Did my first after tax contribution and conversion today. Maxing out my 401k, found out from this thread about the after tax --> Roth conversion
Had my first after tax contribution hit today and I immediately converted the 9% from my pay check to the Roth 401k.

Very pleased to see that there was no tax hit (of course) and that I now have another way to grow my Roth accounts over the next 15 years.

Thanks again Dave!

Congratulations on executing this wonderful strategy. One thing I will mention to you - The IRS is more restrictive on access to your money before age 59 1/2 when it is in a Roth 401k vs a Roth IRA. The Roth 401k distributions observe pro-rata rules which implies that earnings will be distributed along with the growth. Any earnings will be taxed and 10% penalty will apply if you are under age 59 1/2. It is for this reason that my after tax contributions are rolled over to my Vanguard Roth IRA. The Roth IRA rules allow you to withdrawal all of your contributions and conversions before a single dollar of earnings is withdrawn.

In both cases a 5 year holding period applies.

A second limitation may be in your company's plan documents. In my case, in-service withdrawals were allowed before age 59 1/2 for traditional 401k but not for Roth 401ks. I am not sure how common this type of difference is but in my case it was a deal breaker for the Roth 401k.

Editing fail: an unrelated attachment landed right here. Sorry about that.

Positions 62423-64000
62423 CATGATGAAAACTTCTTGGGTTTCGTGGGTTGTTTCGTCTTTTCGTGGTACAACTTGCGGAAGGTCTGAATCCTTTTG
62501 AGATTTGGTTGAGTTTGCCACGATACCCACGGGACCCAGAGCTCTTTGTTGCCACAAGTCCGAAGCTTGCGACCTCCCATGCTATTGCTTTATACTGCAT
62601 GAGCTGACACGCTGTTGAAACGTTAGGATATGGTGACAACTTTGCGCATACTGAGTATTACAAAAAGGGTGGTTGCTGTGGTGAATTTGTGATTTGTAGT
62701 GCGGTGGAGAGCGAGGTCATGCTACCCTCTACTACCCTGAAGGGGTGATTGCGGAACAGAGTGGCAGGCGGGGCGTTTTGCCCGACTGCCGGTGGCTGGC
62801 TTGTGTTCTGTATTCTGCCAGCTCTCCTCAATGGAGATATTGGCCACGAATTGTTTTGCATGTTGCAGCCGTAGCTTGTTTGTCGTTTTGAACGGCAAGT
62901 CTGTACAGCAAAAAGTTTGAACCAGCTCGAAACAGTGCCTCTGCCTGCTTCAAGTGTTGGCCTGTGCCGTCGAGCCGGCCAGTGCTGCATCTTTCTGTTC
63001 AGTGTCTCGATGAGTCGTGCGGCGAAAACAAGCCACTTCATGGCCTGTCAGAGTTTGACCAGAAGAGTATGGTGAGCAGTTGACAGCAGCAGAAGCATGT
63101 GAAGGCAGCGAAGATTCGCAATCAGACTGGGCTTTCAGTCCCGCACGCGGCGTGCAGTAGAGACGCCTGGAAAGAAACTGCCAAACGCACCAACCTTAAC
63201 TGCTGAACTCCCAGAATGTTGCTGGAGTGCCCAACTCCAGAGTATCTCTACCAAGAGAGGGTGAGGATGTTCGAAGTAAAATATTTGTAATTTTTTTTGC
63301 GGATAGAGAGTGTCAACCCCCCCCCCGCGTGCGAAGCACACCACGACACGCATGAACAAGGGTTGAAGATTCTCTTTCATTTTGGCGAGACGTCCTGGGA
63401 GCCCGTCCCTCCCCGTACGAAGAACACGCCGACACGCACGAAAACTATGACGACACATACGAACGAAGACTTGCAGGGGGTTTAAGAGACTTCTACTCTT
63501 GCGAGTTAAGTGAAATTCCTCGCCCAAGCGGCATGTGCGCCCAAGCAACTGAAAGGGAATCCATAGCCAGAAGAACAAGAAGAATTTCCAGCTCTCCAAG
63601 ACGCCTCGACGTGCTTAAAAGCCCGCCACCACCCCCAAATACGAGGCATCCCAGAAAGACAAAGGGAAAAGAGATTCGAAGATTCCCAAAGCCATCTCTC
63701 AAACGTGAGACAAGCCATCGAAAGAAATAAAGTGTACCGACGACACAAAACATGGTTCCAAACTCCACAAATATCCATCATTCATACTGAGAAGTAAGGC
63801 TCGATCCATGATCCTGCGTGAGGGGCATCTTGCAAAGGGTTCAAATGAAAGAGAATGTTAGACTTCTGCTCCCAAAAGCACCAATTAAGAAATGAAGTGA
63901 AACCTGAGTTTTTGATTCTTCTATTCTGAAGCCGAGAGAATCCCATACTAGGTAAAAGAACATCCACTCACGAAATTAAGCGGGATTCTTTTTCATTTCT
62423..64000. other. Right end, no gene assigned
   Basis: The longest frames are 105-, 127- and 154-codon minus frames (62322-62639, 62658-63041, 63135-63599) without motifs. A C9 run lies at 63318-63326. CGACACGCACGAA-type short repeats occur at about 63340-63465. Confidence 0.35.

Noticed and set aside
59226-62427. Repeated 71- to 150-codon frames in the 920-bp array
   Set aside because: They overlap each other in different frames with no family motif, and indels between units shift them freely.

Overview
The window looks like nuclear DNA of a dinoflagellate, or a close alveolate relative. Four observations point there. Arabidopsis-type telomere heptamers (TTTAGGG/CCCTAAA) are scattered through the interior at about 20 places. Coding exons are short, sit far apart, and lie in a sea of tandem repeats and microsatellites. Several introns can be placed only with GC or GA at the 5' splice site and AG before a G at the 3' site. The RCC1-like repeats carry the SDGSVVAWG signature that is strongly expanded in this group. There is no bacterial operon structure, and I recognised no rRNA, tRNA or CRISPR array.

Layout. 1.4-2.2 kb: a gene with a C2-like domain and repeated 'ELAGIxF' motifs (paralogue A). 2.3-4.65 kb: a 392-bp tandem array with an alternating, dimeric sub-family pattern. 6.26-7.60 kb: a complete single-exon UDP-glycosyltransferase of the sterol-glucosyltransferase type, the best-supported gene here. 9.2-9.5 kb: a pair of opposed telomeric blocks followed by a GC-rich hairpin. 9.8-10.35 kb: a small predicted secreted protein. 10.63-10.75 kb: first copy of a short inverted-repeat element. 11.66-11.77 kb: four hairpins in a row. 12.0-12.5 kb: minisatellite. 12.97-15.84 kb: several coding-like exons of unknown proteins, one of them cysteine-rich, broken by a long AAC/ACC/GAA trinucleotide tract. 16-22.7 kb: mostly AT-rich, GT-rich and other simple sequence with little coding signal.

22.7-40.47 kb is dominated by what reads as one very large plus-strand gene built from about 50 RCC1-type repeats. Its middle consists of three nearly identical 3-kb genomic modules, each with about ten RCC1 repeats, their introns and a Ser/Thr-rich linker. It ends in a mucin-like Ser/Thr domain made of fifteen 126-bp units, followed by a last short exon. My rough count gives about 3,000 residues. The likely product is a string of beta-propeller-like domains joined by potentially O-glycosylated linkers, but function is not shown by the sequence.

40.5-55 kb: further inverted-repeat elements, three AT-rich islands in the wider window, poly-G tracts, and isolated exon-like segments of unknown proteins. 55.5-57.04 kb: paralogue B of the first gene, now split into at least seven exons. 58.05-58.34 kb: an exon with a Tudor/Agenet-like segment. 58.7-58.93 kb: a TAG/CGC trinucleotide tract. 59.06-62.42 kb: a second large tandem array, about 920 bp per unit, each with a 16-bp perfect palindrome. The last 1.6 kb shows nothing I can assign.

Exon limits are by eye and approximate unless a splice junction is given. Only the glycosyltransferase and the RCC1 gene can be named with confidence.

If you are planning to ER before 59 1/2 and may possibly need access to this potentially large bucket of money in the interim, you may wish to jump through the extra hoops to get the money to the Roth IRA. This is especially true now that the rules have made it easier as described above (ie direct rollovers are now allowed which implies that you do not have to front the 20% of the taxable amount anymore)

ref: Roth 401(k) Withdrawal Rules

-gauss
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Old 10-31-2014, 12:56 PM   #15
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It is for this reason that my after tax contributions are rolled over to my Vanguard Roth IRA.
I cannot find any information saying that I can do in-service roll-overs to an IRA. Or did you do the roll over after you separated?
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Old 10-31-2014, 01:39 PM   #16
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I cannot find any information saying that I can do in-service roll-overs to an IRA. Or did you do the roll over after you separated?


The plan doesn't necessarily know what you are doing with the money if it is not a direct transfer.

Can you find any "in-service" term in the plan documents or via a telephone call to the service center?

My plan allowed "in service" withdrawals from the traditional IRA (which I then rolled over to trad IRA). I had to come up with 20% of the taxable amount since I have always done indirect (ie 60-day) rollovers. They did not allow the "in service" withdrawals from the Roth 401ks.

I started doing these while I was still working there and have not changed my strategy (except no more contributions) since leaving.

-gauss